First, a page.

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What’s in a Dog Treat: Infographic

Of course you can’t refuse those cute eyes peering up to you near the cookie jar. Who could? But before you reach for your traditional “dog treat”, you should know that it may not be the best for your best four-legged friend. Did you know that some commercial dog treats have more than 100 calories per serving? That could be a huge chunk of the calories they should get ALL day! As a general rule of thumb, the average dog calorie has many more calories per weight than the average dog food. To avoid extra calories, make sure you READ THE LABEL! Just like you do for yourself, avoid sugars, corn syrup, molasses, fructose, corn, artificial colors and artificial flavors in treats.

Looking for a low-cost, low-calorie treat for your dog? Look no further than the produce section of your supermarket! Vegetables are the easiest, healthiest way you can treat your dogs without feeling guilty! To ensure your dog gets the most nutrition from a vegetable, make sure you use a food processor or chop or steam vegetables before adding to their food to aid in absorption of all the healthy nutrients the veggies have! Keep a container with sliced vegetables for a crunchy treat substitute available at all times.

Below we have outlined some very healthy alternatives available at your neighborhood grocer. We even give you handy serving suggestions so your pups can get the most out of their healthy treats! If you like you can Click this link ====> (Whats_In_A_Treat_Infographic_Life_And_Dog) to download a printable PDF version of the full infographic! Just print it out and keep it on your refrigerator!


Remove ALL seeds before feeding. Feed a slice or two with the skin.

Nutrients: Vitamin C, potassium, fiber.

Benefits: Apples with skin help to protect agains all ranges of diseases.

GreenBeansGreen Beans

Feed several bite-sized pieces at a time. Dogs love the crunch and this is as close to guilt-free as you can get.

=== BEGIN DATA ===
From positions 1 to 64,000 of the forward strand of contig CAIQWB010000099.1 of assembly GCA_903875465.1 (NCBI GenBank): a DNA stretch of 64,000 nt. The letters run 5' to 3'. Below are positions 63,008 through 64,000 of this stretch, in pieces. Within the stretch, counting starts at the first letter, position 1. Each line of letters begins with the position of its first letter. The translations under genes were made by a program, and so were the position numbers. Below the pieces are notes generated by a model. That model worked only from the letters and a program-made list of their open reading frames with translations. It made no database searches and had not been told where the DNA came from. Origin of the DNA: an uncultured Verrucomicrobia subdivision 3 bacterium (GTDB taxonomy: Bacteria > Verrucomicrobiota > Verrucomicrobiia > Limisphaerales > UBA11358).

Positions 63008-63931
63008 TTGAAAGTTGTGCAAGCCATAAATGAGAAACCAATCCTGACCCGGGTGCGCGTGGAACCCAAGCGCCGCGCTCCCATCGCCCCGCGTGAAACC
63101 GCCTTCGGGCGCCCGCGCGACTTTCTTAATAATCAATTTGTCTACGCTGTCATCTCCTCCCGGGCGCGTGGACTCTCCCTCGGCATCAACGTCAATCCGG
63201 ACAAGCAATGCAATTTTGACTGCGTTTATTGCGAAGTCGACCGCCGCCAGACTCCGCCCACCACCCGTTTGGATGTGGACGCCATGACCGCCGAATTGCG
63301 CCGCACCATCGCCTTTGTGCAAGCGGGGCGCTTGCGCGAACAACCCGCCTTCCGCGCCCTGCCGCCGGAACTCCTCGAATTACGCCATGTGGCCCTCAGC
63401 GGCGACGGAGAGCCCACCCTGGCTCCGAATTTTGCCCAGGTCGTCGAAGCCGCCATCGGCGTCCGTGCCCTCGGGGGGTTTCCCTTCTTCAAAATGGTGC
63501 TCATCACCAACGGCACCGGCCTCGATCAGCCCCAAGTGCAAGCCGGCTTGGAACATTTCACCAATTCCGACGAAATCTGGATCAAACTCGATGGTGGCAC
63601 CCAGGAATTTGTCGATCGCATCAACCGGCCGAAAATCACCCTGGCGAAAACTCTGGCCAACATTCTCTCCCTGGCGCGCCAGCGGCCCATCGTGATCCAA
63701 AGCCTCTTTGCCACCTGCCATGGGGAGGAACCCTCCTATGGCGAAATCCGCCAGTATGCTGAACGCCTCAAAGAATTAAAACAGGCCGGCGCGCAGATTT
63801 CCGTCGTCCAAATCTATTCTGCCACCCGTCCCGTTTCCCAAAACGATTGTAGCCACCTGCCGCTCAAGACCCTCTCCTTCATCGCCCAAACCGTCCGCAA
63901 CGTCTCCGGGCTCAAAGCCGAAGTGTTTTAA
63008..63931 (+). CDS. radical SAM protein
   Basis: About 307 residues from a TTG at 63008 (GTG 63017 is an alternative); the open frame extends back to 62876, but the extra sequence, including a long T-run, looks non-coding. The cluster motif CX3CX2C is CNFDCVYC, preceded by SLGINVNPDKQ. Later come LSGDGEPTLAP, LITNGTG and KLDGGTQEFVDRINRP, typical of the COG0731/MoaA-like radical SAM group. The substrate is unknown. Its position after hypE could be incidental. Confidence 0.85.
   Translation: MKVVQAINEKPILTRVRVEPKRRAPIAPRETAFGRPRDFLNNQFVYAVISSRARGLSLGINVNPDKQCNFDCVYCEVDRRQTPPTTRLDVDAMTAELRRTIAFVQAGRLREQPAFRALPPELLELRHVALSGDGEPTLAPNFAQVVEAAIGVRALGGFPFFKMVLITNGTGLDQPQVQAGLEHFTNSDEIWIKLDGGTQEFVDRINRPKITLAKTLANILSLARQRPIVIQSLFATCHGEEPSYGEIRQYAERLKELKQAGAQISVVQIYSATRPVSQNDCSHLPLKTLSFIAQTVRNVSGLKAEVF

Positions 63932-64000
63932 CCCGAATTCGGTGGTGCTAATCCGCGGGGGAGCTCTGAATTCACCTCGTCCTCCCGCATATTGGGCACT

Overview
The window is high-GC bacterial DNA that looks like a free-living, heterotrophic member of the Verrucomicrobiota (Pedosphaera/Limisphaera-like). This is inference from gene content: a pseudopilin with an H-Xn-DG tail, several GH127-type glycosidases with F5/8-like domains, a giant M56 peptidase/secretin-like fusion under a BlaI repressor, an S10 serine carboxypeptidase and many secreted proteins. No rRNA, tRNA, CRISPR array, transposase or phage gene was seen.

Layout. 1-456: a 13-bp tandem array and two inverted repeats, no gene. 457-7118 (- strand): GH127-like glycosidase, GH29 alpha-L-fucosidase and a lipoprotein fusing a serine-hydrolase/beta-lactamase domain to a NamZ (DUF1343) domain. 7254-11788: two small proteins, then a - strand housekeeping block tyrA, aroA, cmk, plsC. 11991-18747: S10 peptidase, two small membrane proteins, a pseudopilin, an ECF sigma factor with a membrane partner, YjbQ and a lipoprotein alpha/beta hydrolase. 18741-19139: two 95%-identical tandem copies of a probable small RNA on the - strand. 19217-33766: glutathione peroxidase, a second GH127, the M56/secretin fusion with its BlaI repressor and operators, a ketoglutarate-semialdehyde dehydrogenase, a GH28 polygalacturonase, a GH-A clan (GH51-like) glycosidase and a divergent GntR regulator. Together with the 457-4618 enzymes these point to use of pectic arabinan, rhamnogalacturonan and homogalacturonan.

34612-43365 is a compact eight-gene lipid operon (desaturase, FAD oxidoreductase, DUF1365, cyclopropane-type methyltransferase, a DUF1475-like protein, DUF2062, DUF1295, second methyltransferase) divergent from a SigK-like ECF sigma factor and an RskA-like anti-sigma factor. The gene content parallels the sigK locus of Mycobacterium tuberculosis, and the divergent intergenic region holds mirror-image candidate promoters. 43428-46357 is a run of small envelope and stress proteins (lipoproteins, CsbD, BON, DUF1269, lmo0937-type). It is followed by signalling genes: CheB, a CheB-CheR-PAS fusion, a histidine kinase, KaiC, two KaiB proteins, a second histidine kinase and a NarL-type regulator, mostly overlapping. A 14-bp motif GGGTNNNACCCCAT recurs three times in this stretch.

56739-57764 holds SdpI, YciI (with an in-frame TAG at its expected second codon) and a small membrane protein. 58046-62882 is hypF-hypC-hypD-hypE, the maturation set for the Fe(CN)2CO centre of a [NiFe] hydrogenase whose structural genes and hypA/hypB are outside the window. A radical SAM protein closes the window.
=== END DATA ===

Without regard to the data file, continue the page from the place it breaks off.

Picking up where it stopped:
Nutrients: vitamin C, K and A.

Benefits: Supports healthy bones and digestion, fights heart disease.


Feed a few bite-sized pieces without the peel.

Nutrients: amino acids, vitamin C and B6, potassium, fiber.

Benefits: Increases energy, heart health and digestive health.


Remove tops and feed just a few berries. Do not constantly feed berries throughout the day as they are high in natural sugars.

Nutrients: vitamin C, K and B6, potassium, fiber, antioxidants.

Benefits: slows aging and fights chronic disease, whitens teeth, supports digestion.

SweetPotatoSweet Potatoes

Feed mashed or dehydrated slices.

Nutrients: vitamin A, C, B5 and B6, manganese, potassium, fiber.

Benefits: Helps digestion and immune system and fights cancer.

BellPepperBell Peppers

REMOVE ALL SEEDS and a feed a few bite-sized pieces.

Nutrients: vitamin C, A and E, beta carotene, antioxidants.

Benefits: helps fight arthritis, cataracts and cancer.


Add pureed pure pumpkin to food in small amounts daily.

Nutrients: vitamin A and C, beta carotene, fiber and potassium.

Benefits: one of the best foods for healthy digestion.


Feed a few bite-sized pieces at a time. These are great standard treat-alternatives, but they do have some natural sugars, so use large amounts with caution.

Nutrients: vitamin A, K and C, beta carotene, fiber and potassium.

Benefits: helps vision, improves immune system and gives a healthy skin and coat.

Whats_In_A_Treat_Infographic_Life_And_DogTo download the full infographic, pictured here at the right, click this link:


You’ll be able to print out the entire full-resolution file from your computer and keep it near your refrigerator!

BrettThis article was written by LIFE+DOG publisher Brett Chisholm.

To read more from Brett, visit his blog on our site.

Want to stay in touch with Brett? Follow him on Twitter @brettchisholm or on Instagram @brettchisholm today. Post your comments on this piece below.

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